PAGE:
Universities UK on Open Access, Metrics, Mandates and the Research Excellence Framework

From: Stevan Harnad <amsciforum_at_GMAIL.COM>
Date: Wed, 6 Jan 2010 16:22:33 -0500

Hyperlinked version:

Universities UK recommends making all the research outputs submitted
to the UK's new Research Excellence Framework (REF) Open Access (OA).

The UUK's recommendation is of course very welcome and timely.

All research funded by the RCUK research councils is already covered
by the fact that all the UK councils already mandate OA. It is this
policy, already adopted by the UK, that the US is now also
contemplating adopting, in the form of the proposed Federal Research
Public Access Act (FRPAA), as well as the discussion in President
Obama's ongoing OSTP Public Access Policy Forum.

But if HEFCE were to follow the UUK's recommendation, it would help to
ensure Open Access to UK research funded by the EU (for which OA is
only partially mandated thus far) and other funders, as well as to
unfunded research -- for which OA is mandated by a still small but
growing number of universities in the UK and worldwide. (The same UUK
proposal could of course be taken up by UK's universities, for once
they mandate OA for all their research output, all UK research, funded
and unfunded, becomes OA!)

There is an arbitrary constraint on REF submissions, however, which
would greatly limit the scope of an OA requirement (as well as the
scope of REF itself): Only four research outputs per researcher may be
submitted, for a span covering at least four years, rather than all
research output in that span.

This limitation arises because the REF retains the costly and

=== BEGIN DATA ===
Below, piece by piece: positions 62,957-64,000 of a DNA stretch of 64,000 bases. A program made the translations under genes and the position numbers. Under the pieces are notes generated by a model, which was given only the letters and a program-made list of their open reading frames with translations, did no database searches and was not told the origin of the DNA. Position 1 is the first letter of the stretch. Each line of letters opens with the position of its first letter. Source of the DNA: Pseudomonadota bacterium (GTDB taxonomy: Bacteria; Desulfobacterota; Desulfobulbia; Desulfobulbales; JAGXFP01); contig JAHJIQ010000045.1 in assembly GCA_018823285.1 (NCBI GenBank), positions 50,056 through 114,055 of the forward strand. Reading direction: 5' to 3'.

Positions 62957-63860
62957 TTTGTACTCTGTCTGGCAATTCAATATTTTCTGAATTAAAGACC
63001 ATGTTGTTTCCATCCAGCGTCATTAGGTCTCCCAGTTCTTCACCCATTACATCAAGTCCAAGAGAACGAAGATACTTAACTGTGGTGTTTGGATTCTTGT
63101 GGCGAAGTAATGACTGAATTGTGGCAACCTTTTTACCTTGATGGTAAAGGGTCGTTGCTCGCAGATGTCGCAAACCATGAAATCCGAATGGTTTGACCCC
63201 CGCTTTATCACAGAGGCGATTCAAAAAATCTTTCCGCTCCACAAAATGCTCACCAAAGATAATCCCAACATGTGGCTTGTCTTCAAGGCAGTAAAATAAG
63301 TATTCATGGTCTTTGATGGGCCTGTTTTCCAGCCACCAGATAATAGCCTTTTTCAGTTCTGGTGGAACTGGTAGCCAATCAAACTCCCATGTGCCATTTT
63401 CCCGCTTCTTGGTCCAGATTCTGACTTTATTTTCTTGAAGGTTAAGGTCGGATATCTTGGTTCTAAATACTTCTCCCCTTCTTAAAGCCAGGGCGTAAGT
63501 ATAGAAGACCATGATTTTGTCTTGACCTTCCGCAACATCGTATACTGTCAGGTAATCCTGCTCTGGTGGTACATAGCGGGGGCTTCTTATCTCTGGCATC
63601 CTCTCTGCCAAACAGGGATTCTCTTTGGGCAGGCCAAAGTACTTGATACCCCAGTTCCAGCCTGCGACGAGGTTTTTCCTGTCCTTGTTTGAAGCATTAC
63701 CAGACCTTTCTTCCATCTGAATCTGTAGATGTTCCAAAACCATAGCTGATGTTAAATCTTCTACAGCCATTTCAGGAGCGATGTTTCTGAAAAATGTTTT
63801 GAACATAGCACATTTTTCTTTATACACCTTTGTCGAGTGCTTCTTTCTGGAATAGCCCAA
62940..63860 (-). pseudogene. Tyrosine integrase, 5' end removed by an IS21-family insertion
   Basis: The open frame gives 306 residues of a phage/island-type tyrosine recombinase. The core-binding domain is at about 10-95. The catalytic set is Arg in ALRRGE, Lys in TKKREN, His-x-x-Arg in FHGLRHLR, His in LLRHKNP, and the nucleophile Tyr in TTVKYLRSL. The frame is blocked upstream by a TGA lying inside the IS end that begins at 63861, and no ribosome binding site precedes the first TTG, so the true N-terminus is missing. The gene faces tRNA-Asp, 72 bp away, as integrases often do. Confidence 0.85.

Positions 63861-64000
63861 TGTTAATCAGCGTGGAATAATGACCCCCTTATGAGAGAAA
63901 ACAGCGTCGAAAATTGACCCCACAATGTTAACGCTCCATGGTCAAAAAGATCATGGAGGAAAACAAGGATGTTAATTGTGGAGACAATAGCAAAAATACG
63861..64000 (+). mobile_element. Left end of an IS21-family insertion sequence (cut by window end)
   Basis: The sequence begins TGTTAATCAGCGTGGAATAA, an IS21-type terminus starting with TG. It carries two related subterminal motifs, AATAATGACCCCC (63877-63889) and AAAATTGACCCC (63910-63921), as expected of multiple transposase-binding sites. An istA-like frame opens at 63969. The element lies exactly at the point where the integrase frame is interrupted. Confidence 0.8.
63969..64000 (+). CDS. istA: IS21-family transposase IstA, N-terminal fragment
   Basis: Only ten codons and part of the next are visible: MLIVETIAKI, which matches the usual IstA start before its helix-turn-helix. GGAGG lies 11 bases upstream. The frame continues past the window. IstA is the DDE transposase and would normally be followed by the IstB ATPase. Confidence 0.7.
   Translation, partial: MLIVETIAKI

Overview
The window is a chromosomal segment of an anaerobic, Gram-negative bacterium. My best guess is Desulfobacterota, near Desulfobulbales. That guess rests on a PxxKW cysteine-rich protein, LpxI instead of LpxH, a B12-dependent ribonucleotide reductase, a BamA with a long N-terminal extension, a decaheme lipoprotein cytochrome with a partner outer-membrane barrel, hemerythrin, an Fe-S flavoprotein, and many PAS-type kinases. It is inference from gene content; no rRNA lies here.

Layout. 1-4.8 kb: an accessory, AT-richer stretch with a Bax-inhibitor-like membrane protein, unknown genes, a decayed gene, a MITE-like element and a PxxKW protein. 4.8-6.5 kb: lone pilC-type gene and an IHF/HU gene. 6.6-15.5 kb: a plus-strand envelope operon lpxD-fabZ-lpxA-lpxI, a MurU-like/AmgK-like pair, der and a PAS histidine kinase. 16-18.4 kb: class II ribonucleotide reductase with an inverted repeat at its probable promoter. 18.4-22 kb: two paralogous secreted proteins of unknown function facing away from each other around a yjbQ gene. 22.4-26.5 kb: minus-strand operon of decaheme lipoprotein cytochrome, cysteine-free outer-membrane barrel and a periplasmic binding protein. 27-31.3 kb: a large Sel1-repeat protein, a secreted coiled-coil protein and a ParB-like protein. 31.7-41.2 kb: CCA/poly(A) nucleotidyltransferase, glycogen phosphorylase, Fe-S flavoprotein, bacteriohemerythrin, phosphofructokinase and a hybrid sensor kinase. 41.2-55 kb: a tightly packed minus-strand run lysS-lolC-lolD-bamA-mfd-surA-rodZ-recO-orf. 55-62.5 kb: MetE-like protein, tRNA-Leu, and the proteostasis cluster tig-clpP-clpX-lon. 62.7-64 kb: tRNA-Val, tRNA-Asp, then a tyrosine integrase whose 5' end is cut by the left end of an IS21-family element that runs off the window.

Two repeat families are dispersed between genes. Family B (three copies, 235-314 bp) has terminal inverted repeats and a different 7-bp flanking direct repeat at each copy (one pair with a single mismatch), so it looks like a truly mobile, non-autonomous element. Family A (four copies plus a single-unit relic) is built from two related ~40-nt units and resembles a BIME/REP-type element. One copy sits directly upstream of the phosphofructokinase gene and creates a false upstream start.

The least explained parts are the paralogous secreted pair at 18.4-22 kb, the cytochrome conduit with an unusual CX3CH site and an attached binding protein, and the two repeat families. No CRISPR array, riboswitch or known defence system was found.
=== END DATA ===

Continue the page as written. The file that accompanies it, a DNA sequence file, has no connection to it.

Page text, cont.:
time-consuming process of re-reviewing, by the REF peer panels, of all
the already peer-reviewed research outputssubmitted. This was
precisely what it had earlier been proposed to replace by metrics, if
they prove sufficiently correlated with -- and hence predictive of --
the peer panel ranklings. Now it will only be partially supplemented
by a few metrics.

This is a pity, and an opportunity lost, both for OA and for testing
and validating a rich and diverse new battery of metrics and
initializing their respective weights, discipline by discipline.
Instead, UUK has endorsed a simplistic (and likewise untested and
arbitrary) a-priori weighting ("60/20/20 for outputs, impact and

Harnad, S. (2009) Open Access Scientometrics and the UK Research
Assessment Exercise. Scientometrics 79 (1) Also in Proceedings of 11th
Annual Meeting of the International Society for Scientometrics and
Informetrics 11(1), pp. 27-33, Madrid, Spain. Torres-Salinas, D. and
Moed, H. F., Eds. (2007)
Received on Wed Jan 06 2010 - 21:29:07 GMT

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